“Availability of labor is an issue right now,” Zarenski said.
Caroline Clevenger, a construction engineering and management professor at the University of Colorado, said a rough construction rate of two miles per week was a reasonable estimate for Trump’s barrier.
She also referenced another border fencing project that took place in El Paso, Texas, in 2009. Reports at the time that structure was built say the “Border K Fence” stretched just 38 miles, cost $170 million (nearly $200 million in today’s dollars) and involved 1,100 workers. That fencing also stood at just 19 feet high, significantly shorter than some of the 30-foot replacement border barrier that has been built since Trump was elected.
Like Zarenski, Clevenger said that the logistics of getting workers and materials stretched across the border would likely pose the biggest obstacles to building a wall quickly.
“You have to move people there. You have to make sure they have housing,” Clevenger said. “It’s not as if we’re producing something in a factory.”
The $5.7 billion that Trump has been fighting for would only be enough to build a fraction of the wall — about 234 miles of new steel barrier, according to a Jan. 6 letter from the Office of Management and Budget. It’s hardly enough to plug every hole, as Trump has recently said is required for a wall to be effective.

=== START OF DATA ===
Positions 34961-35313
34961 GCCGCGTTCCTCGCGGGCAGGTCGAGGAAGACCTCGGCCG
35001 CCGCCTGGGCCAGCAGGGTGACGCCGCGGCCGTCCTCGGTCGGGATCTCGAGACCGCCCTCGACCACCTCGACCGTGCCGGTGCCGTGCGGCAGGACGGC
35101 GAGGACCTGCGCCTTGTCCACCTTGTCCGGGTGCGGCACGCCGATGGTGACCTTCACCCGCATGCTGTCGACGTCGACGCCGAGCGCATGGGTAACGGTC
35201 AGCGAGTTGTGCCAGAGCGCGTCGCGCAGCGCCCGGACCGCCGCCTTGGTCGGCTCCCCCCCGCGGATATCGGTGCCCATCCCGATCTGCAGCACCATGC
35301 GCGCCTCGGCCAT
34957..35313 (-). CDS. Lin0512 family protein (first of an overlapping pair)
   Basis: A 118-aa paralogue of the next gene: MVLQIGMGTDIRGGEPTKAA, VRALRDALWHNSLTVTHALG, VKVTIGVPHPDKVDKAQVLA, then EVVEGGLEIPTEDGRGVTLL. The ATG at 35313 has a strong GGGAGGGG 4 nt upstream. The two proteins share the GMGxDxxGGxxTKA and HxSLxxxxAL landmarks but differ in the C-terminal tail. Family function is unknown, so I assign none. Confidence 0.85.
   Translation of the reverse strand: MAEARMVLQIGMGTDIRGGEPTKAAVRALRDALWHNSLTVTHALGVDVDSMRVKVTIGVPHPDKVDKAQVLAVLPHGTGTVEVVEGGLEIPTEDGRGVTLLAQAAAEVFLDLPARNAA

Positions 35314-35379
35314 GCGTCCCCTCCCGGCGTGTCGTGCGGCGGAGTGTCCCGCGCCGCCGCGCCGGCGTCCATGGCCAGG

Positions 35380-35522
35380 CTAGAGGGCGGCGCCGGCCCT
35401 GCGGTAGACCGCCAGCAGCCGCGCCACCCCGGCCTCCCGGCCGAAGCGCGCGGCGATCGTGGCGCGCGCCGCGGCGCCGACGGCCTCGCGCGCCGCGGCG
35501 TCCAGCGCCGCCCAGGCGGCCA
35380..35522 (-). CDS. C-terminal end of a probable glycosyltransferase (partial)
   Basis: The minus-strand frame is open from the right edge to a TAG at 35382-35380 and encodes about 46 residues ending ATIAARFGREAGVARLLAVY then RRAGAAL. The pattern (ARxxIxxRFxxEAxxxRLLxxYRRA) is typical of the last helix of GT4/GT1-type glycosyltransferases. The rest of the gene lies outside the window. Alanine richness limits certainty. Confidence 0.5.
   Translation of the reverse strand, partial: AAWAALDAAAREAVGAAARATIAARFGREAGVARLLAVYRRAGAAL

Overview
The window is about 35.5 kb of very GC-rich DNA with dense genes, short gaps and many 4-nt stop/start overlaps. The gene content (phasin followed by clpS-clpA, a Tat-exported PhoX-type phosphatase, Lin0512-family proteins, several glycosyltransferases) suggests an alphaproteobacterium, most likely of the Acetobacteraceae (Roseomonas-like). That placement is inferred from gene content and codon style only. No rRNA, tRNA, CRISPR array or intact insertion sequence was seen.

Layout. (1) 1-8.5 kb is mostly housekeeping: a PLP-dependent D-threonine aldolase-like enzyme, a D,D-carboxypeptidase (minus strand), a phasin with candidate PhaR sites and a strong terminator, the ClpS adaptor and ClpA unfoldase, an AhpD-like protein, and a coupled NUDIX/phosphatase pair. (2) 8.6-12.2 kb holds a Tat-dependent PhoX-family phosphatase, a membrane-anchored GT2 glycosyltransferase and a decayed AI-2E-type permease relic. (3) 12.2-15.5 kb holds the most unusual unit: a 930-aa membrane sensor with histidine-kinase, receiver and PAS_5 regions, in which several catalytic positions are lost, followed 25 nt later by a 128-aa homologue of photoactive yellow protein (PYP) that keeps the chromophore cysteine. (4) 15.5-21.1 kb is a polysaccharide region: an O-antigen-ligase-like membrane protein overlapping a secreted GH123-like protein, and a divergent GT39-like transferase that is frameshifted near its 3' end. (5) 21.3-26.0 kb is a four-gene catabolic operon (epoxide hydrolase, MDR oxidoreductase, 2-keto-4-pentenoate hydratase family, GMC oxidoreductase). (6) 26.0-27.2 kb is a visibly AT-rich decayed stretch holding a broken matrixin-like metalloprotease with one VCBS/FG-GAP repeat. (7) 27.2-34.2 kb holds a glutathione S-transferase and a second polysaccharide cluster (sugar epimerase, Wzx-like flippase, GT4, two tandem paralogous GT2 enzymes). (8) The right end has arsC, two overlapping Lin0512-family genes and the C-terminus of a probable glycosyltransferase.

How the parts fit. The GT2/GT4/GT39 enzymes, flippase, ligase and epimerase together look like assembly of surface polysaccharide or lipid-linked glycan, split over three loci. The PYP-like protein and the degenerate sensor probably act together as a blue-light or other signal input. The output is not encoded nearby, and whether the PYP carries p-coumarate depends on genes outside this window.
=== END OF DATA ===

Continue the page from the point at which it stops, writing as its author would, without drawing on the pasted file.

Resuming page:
“We can’t let [there be] gaps,” Trump said at the White House in early January. “Because if you have gaps, those people are going to turn their vehicles, or the gangs — they’re going to [be] coming in through those gaps. And we cannot let that happen.”
To be sure, Trump had also proposed less than two weeks beforehand that perhaps only 500 to 550 miles of new or replacement barrier were necessary.
The Trump administration currently says that roughly 762 miles of new or updated barrier are needed along the 1,954-mile-long border, according to a department official, who requested anonymity. Zarenski said that the 1,000-mile estimate he used could be re-proportioned to match the DHS’ 762-mile figure. That would clock the construction of the wall closer to eight years.
It was unclear which measurement Trump was referring to when he tweeted Wednesday that the wall will be “finished” in “two years.”